Tea bags, seeds used in gowns, resort wear

Tea bags, seeds used in gowns, resort wear

Designs showcased by JD Institute of Fashion Technology highlight upcycling and sustainable fashion.

Collections by JD Institute of Fashion Technology had three themes at UB City.

In the age of sustainable fashion, we have heard of unique things that designers take inspiration from to make their collection eco-friendly.  In a similar attempt, the students of JD Institute of Fashion Technology showcased three different kinds of designs that speak largely about reuse, recycle and sustainability at the on-going Bengaluru ByDesign festival (BBD).

‘Hyaline Motley’, a resort wear collection is created using discarded tea bags, which are hand-stitched to make beach coverups, kaftans and dresses. This collection is a play with transparency.

The ‘Vastus Sero’ is the second collection which is primarily made using the left-over fabrics brought from local boutiques and tailors. The seamless patchwork of these left-over fabrics is then put together and used on the hemline, sleeves or as a trail of a dress.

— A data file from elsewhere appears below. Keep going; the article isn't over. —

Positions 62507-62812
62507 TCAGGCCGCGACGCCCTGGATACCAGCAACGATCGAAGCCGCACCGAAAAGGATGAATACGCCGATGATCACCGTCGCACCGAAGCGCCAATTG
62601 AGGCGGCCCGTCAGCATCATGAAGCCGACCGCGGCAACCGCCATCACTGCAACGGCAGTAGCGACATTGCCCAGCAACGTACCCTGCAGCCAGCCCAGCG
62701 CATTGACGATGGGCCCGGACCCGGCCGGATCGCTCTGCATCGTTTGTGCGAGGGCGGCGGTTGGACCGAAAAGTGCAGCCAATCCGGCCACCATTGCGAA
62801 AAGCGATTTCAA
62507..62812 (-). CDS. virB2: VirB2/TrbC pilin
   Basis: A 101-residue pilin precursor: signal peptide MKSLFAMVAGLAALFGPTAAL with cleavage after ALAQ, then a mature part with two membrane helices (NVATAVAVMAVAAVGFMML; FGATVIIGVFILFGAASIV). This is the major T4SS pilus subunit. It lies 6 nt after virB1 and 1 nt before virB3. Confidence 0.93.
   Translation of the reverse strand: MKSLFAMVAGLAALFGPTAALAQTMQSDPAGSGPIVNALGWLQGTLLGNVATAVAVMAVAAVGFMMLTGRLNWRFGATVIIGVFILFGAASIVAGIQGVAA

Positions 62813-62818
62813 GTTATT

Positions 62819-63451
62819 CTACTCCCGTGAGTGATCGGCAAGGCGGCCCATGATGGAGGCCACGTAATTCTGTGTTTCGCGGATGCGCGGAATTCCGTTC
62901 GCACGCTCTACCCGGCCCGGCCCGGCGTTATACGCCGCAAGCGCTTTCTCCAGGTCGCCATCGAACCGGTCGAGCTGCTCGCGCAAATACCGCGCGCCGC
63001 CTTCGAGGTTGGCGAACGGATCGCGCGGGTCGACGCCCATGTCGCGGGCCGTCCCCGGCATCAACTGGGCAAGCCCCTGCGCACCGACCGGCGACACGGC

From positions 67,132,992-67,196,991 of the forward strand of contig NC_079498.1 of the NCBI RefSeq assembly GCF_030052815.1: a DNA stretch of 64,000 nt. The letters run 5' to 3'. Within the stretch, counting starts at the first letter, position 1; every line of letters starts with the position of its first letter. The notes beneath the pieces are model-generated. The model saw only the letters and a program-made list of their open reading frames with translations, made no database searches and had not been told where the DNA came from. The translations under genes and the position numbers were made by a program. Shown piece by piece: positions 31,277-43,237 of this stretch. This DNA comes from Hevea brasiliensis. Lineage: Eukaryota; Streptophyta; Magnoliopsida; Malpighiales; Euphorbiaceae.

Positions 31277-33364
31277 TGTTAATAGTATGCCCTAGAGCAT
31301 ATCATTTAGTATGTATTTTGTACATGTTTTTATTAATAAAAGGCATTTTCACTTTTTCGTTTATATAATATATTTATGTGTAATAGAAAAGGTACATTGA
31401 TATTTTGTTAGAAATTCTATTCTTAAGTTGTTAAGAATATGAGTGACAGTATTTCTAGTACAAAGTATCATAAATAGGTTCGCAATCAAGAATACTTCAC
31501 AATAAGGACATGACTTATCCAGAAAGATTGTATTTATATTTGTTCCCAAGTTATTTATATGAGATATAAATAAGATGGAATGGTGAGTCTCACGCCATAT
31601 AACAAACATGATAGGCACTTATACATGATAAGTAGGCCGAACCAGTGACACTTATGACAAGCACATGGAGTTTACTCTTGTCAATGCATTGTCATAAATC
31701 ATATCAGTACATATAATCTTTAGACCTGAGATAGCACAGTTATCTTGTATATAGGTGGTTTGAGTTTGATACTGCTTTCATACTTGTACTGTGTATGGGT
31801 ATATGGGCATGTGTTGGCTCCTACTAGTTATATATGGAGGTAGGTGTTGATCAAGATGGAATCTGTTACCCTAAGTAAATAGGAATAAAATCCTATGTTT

The last collection, ‘Floranimar’, is one of the most innovative creations that vouch to make a change. The designer has inserted seeds while weaving to create the fabric. One can detach parts of the outfit and bury it, which will grow into plants. The idea behind this is giving back to nature.

Talking to Metrolife about these unique creations, Varun George, branding and communications, JD Institute says, “This collection was part of the annual awards this year, where the theme was called ‘Change’.  Students tied up with Café Coffee Day and collected used tea bags for the ‘Hyaline Motley’ collection that implies recycle and reuse. In the same way, with an aim to create zero-wastage, garments in the ‘Vastus Sero’ collection were made using the left-over fabrics. The use of organic silk and implantation of seeds in the ‘Floranimar’ collection allows the garment to decompose in a short time and grow into a plant.”

The institute plans to showcase these designs in fashion shows. In fact, these young designers are being approached by other brands to buy the designs. “We are always looking for events like this to talk to people about sustainable and responsible fashion,” sums up Varun.